By Kyle Emch / January 19th, 2013
A little while ago, the White House launched a website that allowed people to petition the Obama Administration to create new laws. If they get enough signatures, the administration will at least look at the petition and consider it. While some of them have been a bit…out there, there’s a new petition that seems to be more interesting. Titled “Ban the use of region-locking in games, movies, software, and Internet traffic handling,” this petition aims to urge President Obama to ban the practice of implementing region-locking measures in digital media.
From the petition:
We live in a globally-interconnected, digital society. Information about products and services available in other countries can be easily accessed, generating demand. However, the implementation of region locks prevent consumers from exercising their right to choose to import digital goods and services from abroad, whether in the form of physical media or purely as data.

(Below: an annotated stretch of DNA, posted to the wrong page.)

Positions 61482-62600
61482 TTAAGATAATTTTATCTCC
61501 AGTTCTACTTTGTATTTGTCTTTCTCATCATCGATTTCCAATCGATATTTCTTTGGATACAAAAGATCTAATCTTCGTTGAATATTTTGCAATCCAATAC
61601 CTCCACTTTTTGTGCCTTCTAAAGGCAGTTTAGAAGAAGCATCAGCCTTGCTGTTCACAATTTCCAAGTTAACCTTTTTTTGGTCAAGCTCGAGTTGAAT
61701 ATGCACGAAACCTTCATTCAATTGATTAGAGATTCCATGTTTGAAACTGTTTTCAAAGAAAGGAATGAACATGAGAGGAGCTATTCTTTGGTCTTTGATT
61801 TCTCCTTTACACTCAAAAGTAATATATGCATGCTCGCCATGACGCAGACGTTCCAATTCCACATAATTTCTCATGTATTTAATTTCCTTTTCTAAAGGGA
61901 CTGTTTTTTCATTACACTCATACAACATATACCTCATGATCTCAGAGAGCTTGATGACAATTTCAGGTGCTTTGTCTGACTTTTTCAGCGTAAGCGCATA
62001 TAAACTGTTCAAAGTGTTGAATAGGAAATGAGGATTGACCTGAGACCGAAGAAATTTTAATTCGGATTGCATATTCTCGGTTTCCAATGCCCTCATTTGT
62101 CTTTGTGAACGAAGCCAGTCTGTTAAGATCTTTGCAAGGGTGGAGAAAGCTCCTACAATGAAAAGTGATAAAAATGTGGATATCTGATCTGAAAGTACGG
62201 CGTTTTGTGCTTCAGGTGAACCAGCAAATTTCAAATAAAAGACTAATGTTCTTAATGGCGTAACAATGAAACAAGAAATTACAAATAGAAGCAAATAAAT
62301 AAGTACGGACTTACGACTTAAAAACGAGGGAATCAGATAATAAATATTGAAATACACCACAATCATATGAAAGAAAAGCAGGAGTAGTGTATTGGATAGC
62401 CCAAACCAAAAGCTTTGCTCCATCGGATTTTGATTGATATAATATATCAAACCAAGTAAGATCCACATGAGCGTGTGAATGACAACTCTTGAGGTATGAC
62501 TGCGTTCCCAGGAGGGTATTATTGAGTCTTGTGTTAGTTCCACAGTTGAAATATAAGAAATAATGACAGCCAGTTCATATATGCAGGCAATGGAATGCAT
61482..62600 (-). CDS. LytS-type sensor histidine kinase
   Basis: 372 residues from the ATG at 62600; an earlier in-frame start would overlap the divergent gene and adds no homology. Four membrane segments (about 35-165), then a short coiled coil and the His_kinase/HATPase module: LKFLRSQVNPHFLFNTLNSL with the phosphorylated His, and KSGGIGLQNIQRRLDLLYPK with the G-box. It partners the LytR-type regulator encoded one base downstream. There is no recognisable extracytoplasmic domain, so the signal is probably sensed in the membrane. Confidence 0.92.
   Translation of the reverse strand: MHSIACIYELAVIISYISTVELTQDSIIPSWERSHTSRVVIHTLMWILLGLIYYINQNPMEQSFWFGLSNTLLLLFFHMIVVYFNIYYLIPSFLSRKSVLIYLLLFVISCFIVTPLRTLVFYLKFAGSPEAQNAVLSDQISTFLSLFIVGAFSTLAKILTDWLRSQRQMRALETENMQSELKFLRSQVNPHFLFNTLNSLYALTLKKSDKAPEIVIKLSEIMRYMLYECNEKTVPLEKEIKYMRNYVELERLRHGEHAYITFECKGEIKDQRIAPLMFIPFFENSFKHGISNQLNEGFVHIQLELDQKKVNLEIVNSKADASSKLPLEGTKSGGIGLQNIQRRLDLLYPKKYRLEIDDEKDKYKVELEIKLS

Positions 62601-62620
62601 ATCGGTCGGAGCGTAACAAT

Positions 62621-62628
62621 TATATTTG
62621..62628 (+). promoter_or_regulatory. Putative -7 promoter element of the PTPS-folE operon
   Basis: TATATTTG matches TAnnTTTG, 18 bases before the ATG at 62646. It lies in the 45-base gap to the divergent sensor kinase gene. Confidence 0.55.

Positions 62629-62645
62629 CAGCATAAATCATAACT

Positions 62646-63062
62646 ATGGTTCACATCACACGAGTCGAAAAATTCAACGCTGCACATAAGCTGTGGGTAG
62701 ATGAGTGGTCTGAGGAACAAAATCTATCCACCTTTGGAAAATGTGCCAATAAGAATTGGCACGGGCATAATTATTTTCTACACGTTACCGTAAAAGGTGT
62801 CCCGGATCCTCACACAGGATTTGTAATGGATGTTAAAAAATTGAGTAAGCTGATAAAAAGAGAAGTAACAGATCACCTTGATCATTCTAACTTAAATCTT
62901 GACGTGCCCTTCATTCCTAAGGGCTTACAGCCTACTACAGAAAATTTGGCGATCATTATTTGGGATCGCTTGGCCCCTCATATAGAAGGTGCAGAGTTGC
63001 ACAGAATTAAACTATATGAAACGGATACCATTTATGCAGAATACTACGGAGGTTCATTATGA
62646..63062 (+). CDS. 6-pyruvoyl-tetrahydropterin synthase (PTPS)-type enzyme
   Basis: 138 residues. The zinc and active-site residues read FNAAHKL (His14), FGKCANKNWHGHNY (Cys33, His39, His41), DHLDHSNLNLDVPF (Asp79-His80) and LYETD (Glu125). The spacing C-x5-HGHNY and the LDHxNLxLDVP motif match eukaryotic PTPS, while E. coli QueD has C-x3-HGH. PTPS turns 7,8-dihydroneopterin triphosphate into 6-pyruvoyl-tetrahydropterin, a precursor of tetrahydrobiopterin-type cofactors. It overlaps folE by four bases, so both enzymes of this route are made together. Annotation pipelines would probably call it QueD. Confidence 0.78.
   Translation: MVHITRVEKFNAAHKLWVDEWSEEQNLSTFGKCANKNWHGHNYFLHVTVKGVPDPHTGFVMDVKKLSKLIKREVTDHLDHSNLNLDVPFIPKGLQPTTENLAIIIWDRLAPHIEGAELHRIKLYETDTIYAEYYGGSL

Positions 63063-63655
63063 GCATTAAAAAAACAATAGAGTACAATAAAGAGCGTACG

Preventing the sales of books across borders would be absurd, yet this happens regularly with digital media. Neither the assumption of consumers’ language abilities nor the lack of coordinated international publishing should strip consumers of their right to choose their purchases. Electronic devices designed to run or display certain types of media ought not to intentionally refuse to function, and regulation is needed.
The petition currently has just under 2,500 out of the 100,000 signatures needed by Feb. 15th as of this writing. Keep in mind that even if this does get looked at by President Obama, there are no guarantees that anything will come from it. Still, in the wake of the Pandora’s Tower announcement, it would be pretty neat if something were done about region-locking. If you live in the U.S. and want to end this practice, you can sign the petition here. Look for our editorial on the matter soon.